A famous painting in Art history everyone should know: The Scream

Let’s continue this series of articles about famous paintings everyone should know about!
After talking about the Mona Lisa stolen by an Italian carpenter, let’s focus on another famous and astonishing painting: the symbol of the anxiety, an iconic haunting face that even has its own emoji The Scream.

I am sure you have seen this masterpiece:


Depicted by the Norwegian painter Edvard Munch in 1893, The Scream is the most famous representation of the modern man facing an existential crisis. The artist created five versions of this artwork but the one above is actually the most famous. However, the 1895 pastel-on-board version of the painting holds the record of the most expensive work of Art sold at auction! In fact, the artwork was sold for more than US$106.5 million in May 2012.

undefinedThe Scream, pastel version from 1895

What is this painting about?

This painting has been created in a context where men were investigating the unconscious phenomena and the influence of childhood events on the causation of neurosis. Clear?

In simpler terms, at the end of the 19th century, famous authors and philosophers like Freud are starting to write about their inner-self and their conscience. With these influences, Edvard Munch, 30 years-old, depicted “The Scream”, that will later become the face of a new Art movement: The Expressionism.

Originally, the title given by Edvard Munch was “Der Schrei der Natur” – “The Scream of Nature” in English. In fact, if nowadays we interpret this painting as an anxious man screaming, this is not what Edvard Munch intended first. The figure is actually putting his hands on his ears to block the “shriek” from nature, probably impressed by its power and its dominance.

The story beyond the painting is actually autobiographical: Munch created this masterpiece based on his own experience when at a critical stage of his life (he was a tormented person), he had a walk with two of his friends who are depicted in the background. According to him, when his friends had left him, he heard a terrible scream piercing through nature while walking. Scared and impressed by the shriek, he covered his ears to protect himself!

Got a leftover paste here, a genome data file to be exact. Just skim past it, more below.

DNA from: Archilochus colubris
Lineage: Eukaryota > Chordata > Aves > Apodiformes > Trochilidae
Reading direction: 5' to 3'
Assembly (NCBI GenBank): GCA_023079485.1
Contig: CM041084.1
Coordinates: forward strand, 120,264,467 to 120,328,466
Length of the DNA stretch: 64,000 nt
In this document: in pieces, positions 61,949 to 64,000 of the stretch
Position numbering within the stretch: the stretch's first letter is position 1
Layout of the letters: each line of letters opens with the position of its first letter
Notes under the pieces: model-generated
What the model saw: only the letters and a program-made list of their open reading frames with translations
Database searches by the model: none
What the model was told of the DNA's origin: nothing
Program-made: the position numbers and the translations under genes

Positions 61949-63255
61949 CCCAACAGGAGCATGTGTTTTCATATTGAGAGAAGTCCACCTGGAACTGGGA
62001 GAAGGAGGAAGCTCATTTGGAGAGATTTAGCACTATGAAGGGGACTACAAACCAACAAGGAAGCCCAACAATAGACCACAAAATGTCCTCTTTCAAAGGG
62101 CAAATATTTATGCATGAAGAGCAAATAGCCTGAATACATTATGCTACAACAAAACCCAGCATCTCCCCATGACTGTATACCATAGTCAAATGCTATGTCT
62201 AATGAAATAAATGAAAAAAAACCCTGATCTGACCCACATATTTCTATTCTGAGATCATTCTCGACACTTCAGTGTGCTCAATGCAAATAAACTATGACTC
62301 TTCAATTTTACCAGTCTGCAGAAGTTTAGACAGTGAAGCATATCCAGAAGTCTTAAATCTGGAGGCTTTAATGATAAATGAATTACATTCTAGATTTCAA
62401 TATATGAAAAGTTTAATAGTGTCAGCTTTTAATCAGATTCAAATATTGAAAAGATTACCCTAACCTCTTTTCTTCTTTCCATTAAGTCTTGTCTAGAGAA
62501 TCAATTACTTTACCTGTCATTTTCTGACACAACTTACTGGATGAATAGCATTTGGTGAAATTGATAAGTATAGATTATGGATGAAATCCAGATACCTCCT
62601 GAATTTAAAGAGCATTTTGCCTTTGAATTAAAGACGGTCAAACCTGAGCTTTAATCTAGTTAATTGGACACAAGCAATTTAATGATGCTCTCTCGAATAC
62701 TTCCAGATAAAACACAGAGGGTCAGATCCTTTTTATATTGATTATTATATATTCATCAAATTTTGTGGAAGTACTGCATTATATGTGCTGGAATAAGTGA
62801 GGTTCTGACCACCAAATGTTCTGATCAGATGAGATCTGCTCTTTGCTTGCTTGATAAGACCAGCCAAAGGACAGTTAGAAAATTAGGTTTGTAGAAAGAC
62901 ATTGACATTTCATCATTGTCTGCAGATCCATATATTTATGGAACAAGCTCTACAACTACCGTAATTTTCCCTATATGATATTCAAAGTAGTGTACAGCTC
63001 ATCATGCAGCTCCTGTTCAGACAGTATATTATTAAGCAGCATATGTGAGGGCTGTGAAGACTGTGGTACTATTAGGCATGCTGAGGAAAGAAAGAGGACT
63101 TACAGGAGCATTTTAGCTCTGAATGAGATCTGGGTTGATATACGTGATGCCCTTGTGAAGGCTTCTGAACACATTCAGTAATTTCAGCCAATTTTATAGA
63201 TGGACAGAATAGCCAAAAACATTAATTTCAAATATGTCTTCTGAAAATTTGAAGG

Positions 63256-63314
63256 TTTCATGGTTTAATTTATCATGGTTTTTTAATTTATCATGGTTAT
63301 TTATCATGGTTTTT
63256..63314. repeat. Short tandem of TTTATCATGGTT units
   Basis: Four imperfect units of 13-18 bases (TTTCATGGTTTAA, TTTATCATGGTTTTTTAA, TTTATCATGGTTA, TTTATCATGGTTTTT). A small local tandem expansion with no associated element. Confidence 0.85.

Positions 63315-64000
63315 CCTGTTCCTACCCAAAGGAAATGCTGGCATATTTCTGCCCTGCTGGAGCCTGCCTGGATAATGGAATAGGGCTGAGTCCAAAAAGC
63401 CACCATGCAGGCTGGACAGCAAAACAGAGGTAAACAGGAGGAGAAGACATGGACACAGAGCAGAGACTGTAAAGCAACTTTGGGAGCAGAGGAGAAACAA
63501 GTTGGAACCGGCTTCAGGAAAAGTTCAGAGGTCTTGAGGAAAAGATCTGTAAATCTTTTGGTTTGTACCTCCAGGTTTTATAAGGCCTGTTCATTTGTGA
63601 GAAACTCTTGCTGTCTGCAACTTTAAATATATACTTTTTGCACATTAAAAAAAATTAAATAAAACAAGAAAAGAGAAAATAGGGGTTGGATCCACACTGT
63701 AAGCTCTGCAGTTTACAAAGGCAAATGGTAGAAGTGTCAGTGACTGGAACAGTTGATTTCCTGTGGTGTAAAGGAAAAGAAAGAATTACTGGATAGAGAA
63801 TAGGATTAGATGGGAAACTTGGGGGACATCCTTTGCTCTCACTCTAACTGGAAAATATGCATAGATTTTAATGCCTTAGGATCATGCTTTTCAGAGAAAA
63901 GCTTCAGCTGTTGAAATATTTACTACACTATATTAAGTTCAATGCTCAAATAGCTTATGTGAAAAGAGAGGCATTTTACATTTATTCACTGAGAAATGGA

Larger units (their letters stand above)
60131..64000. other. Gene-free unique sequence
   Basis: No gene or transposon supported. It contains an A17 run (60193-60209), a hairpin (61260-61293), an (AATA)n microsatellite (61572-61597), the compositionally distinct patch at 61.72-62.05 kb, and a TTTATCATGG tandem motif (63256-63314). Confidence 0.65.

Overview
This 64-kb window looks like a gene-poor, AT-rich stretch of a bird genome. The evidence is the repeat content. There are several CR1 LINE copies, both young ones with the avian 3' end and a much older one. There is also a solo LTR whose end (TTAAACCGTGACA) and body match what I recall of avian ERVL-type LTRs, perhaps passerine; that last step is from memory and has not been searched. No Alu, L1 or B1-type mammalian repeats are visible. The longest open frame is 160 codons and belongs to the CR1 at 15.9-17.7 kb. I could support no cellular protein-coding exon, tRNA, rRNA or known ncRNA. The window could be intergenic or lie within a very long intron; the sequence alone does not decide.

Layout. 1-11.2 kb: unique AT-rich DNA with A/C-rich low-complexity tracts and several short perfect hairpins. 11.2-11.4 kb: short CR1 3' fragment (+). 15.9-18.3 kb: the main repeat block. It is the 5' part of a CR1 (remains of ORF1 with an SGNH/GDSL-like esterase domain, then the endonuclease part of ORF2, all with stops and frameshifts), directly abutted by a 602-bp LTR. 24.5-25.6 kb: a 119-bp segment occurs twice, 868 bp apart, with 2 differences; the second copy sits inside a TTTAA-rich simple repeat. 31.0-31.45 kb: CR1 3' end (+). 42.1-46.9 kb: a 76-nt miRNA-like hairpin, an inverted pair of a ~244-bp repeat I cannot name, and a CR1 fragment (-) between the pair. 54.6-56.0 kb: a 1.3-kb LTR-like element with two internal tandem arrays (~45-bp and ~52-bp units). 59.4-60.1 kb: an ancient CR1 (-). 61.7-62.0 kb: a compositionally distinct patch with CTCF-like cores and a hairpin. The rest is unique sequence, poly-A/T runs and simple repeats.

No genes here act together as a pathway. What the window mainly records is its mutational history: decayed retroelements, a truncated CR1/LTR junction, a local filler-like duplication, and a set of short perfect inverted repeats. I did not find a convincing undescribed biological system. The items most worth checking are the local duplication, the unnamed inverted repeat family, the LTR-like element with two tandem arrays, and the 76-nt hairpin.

Ok, so the screaming face is Edvard Munch?

Yes and no. What makes this painting famous too is the fact that anyone can recognize themselves in this face. Indeed, Edvard Munch apparently did not intend to represent an individual scream: he chose to depict a featureless and un-gendered figure. The face can represent anyone who feels anxious and scared, and because of this non-identified face, the painting has been used a lot by the pop Art culture. From Andy Warhol to Peter Brookes, the screaming face has proliferated into everyday life and has been adapted to serve other causes (like politics!).  

undefined”Apologizes to Munch” – Peter Brookes

The last fact about this masterpiece, it has been stolen not once… but twice! The first time in 1994 when the painting was exposed in the National Gallery in Oslo. Luckily, the thieves were arrested and the painting saved three months after. The second time was in 2004 when armed gunmen broke into the Munch Museum! The bad guys stole another version of the scream that will be found only two years after in 2006.

This painting might not be the happiest, the one that you want to hang above your bed but in my opinion, its story is really strong. It is one of these everlasting representations of our society and of the feeling of anxiety; and Edvard Munch was right, we can all recognize ourselves in this screaming expression!

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